Retiring successfully is a common goal, and although the definition of retiring successfully varies from person to person, having financial well being does seem to be a common term and ultimate target. Since financial well being can be subjective, we are going to use running out of money as an indication that a person's financial well being is not well.
With this in mind, we have built a financial planning software tool that helps investors identify six areas of risk a retiree might have. The program provides a baseline using these six areas of risk, and gives the investor a “probability of success” based on running out of money. (For more, see: Common Risks That Can Ruin Your Retirement.)
Let’s go through each of the six areas of risk and summarize how an investor might manage them. The areas of risk are a market crash, tax hike, Social Security decrease, longevity, inflation and healthcare costs increase.
When evaluating each of the risks, RightCapital's program takes into account time and many other factors. Because of this, if someone is 20 or 30 years to the end of the plan (i.e. age of death is 90 on most plans), a market correction is not as high a risk as many investors might think. First Trust Advisors L.P., Morningstar returns from 1926 - 6/30/17 has a chart that shows bull markets since 1926 have lasted 2.5 to 15.1 years, while bear markets have lasted three months to 2.8 years. If an investor has 20 years plus left on the plan, this risk is mitigated to some degree because the market has rebounded - if the investor has the time and the ability to stay invested in the market.
If an investor has 90% to 100% of their investments in tax-deferred accounts (i.e. IRA, 401(k), 403 (b), etc.), increasing taxes present more risk than for investors who have funds diversified across different types of taxed accounts. Sometimes this cannot be avoided. If you are still a decade or more away from retiring, strive to be diversified across tax tree (Roth IRAs, HSAs), taxable (brokerage, CDs, checking) and tax-deferred (401(k), IRA) accounts.
Social Security Decrease
Decreasing Social Security might be a risk, but it is a small risk in my opinion. The risk with a recipient's Social Security is probably more on the amount of yearly increase one receives. As an example, if a person gets a 1% annual raise, yet inflation is growing at a 3% rate, the recipient is losing 2% a year in buying power. Inflation is a risk all by itself though, and adding it to minimum raises in a person's Social Security check can be an impactful risk to a person's retirement plan.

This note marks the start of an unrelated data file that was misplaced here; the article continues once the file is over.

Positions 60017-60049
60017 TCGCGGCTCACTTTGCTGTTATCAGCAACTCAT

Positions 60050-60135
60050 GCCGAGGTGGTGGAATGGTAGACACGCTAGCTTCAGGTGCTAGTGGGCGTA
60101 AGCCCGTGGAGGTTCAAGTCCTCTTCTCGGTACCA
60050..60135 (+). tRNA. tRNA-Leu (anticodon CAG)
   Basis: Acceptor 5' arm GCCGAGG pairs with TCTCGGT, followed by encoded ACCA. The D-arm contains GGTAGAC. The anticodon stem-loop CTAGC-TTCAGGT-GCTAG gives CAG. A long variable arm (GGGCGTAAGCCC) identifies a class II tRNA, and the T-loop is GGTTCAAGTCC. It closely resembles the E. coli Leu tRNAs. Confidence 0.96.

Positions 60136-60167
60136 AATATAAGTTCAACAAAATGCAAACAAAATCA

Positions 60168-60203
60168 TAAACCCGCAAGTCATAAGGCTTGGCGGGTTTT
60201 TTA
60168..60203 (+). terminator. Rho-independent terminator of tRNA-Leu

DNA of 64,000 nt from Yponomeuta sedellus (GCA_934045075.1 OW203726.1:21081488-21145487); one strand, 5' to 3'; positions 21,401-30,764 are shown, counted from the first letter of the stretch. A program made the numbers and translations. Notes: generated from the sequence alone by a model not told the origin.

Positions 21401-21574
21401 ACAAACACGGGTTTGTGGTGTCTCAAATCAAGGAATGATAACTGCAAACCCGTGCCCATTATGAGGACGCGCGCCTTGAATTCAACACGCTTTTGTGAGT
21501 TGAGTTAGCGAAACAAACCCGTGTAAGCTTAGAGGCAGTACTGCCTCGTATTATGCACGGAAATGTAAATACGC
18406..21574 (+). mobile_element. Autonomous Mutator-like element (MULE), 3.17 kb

According to the CDC, life expectancy in 2015 for both sexes is 78.8 years old. If a person lives to age 65, his/her life expectancy is 84.4 years. If he/she lives to be 75, the person's life expectancy in 2015 is 87.3 years. You can see the longer you live, the more likely you are to live into your late 80s. When building and evaluating your retirement plan, longevity becomes more and more a risk, the older you get. I think we can all understand how that works. (For more, see: What Will Healthcare Cost After Retirement?)
Of these six risks, in my opinion, this is the biggest risk a retiree faces. It is the catalyst to causing taxes to be increased, Social Security checks to lose their buying power and healthcare costs to increase - and this does not even include housing, food and transportation costs going up. The long-term inflation rate has averaged 3.18% according to Inflationdata.com. Although that might not sound like a lot, based on this long-term inflation number, if an investor has $200,000 in a CD getting 1.18%, he/she is losing $4,000 a year in buying power. Think about the impact this would have on someone's retirement plan over a decade or two.
I regularly work with clients who are excited to get to 65 and be able to get on Medicare, thinking it is going to be less expensive than their current plan. Though in some cases it may be better coverage for less money, the overall costs are not always less expensive when you add the costs of paying for Part B, buying a supplement plan and adding a prescription drug plan. And, as many of you know, this is not likely to be one of those monthly expenses that goes down.
A good retirement strategy should help you be aware of and manage all six of these risks and this is not always going to be easy or as straightforward as we would like it to be. As an example, if you try to lower the risk of the market crashing, you may increase your inflation risk. I have found the best way to manage the six risks is to use an online tool like RightCapital that will take the combination of the market, Social Security, inflation and more, then provide a retiree or someone planning on retiring with reports that will identify what retirement strategies he/she might consider prioritizing. I also recommend finding an advisor you like - one you can collaborate with on all or even a few of them. Having an advisor with a fiduciary responsibility can be a valuable asset in managing these six risks. (For more from this author, see: Hiring An Advisor? Ask These 8 Questions First.)
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